For all the concern and uproar over online privacy, marketeers and data companies have always known much more about consumers’ offline lives, such as income, credit score, home ownership, even what car they drive.
Recently, some of these companies have started connecting this mountain of information to consumers’ browsers.
The result is a sea change in the way consumers encounter the Web. Not only will people see customized advertising, they will see different versions of websites than other consumers and even receive different discount offers while shopping—all based on information from their offline history.
The technology that makes the connection is nothing new—it is a tiny piece of code called a cookie that is placed on a hard drive. But the information it holds is. And it is all done invisibly.
“Now, you’re travelling the Internet with a cookie that indicates you’re this type of consumer: age group X, income level, urban versus rural, presence of children in the household,” said Trey Barrett, a product leader at Acxiom, one of the companies offering this linking to marketeers.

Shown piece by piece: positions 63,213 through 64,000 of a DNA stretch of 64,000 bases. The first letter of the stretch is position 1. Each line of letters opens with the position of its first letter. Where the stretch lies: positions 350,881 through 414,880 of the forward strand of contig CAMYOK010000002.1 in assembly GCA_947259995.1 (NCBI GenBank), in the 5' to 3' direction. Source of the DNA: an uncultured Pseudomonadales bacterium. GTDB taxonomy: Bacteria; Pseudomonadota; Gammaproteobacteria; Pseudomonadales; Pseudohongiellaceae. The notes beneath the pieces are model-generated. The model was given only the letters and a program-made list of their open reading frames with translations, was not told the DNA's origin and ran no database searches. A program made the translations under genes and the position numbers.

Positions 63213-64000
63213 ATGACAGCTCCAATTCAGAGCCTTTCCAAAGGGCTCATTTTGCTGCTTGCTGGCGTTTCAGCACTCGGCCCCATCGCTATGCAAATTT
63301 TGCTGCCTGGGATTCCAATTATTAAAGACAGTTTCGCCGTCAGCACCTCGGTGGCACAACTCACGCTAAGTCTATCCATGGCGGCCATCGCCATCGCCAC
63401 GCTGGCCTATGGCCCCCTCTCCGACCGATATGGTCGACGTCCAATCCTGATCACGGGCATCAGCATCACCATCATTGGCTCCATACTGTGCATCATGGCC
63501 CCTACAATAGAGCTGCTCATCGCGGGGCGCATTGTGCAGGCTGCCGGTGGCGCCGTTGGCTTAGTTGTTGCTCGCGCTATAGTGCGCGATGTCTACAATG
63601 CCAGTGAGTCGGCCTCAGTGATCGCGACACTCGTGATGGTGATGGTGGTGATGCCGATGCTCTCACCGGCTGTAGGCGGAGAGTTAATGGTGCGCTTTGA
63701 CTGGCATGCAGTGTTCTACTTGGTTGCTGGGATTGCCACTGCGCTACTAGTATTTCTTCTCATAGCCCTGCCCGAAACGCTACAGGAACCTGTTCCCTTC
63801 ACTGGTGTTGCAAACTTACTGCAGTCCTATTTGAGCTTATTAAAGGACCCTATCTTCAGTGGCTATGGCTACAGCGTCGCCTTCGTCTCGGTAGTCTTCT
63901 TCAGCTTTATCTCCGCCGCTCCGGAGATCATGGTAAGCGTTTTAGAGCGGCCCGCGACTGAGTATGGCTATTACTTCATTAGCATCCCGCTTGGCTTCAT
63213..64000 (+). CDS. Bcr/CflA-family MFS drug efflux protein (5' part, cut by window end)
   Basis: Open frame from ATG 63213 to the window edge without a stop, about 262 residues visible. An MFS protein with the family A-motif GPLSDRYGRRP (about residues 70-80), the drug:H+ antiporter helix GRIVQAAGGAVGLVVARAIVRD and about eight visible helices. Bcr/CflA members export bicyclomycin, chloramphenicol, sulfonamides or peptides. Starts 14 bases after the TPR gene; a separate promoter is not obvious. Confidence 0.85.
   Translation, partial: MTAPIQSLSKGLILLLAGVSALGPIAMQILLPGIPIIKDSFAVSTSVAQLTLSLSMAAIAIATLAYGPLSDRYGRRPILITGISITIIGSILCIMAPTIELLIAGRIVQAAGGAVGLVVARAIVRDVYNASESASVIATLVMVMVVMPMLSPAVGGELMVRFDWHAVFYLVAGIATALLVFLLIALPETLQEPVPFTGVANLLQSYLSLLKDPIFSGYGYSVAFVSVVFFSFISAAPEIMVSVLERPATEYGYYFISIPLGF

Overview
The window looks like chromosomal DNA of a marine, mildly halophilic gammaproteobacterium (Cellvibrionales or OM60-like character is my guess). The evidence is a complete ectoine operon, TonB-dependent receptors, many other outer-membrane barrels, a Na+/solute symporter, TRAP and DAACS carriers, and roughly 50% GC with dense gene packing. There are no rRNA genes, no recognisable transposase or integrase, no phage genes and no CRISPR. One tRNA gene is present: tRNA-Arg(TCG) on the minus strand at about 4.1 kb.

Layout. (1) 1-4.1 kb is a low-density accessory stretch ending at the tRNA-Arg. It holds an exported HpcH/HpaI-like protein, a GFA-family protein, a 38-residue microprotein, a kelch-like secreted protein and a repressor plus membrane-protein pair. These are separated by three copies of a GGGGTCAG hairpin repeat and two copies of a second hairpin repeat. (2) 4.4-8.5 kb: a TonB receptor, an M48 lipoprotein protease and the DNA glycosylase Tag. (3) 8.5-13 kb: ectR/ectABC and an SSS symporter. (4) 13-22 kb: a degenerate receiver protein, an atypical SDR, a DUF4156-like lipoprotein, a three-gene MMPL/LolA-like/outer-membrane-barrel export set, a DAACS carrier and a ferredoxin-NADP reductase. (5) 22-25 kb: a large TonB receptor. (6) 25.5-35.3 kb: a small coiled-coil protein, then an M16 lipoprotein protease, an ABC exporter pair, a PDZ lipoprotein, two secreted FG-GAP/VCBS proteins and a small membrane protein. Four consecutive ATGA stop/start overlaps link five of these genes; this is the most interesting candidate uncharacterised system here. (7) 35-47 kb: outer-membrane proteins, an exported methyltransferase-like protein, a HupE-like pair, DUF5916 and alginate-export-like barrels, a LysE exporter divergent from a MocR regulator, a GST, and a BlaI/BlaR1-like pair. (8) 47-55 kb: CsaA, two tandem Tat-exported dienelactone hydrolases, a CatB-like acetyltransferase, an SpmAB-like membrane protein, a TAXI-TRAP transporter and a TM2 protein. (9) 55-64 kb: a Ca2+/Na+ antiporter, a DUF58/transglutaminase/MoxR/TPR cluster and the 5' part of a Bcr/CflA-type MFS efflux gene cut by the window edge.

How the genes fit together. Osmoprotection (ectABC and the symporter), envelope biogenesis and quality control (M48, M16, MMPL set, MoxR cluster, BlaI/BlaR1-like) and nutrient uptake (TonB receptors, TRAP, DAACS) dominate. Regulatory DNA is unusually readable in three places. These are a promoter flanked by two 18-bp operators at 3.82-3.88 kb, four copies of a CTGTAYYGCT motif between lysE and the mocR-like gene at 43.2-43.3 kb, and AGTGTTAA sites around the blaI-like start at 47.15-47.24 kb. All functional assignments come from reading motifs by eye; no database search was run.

Advertisers and marketeers say this specificity is useful, taking out the guesswork involved in online-only profiling, and showing products to those consumers most likely to be interested.
But consumer advocates say such unseen tracking is troubling. Consumers can avoid cookie-based tracking by deleting cookies from their computers or setting their browsers to not accept cookies, but few do.
For decades, data companies such as Experian and Acxiom have compiled reams of information on every American: Acxiom estimates it has 1,500 pieces of data on every American, based on information from warranty cards, bridal and birth registries, magazine subscriptions, public records and even dog registrations with the American Kennel Club.
Companies such as Acxiom and a competitor, Datran Media, make the connection between online and offline data when a person registers on a website or clicks through on an email message from a marketeer.
Datran’s cookies, for instance, include 50-100 pieces of information. Both companies says the cookie data is all anonymous. Datran and Acxiom then sell advertising on websites to companies that use their data.
“It is a little Big Brother-ish,” said Betsy Coggswell, 49, a social worker in Fullerton, California, who shops online regularly. Still, she said, she wasn’t shocked. “Every time you put out information about yourself —people have got to understand—it’s going to be collected by somebody.”
©2009/THE NEW YORK TIMES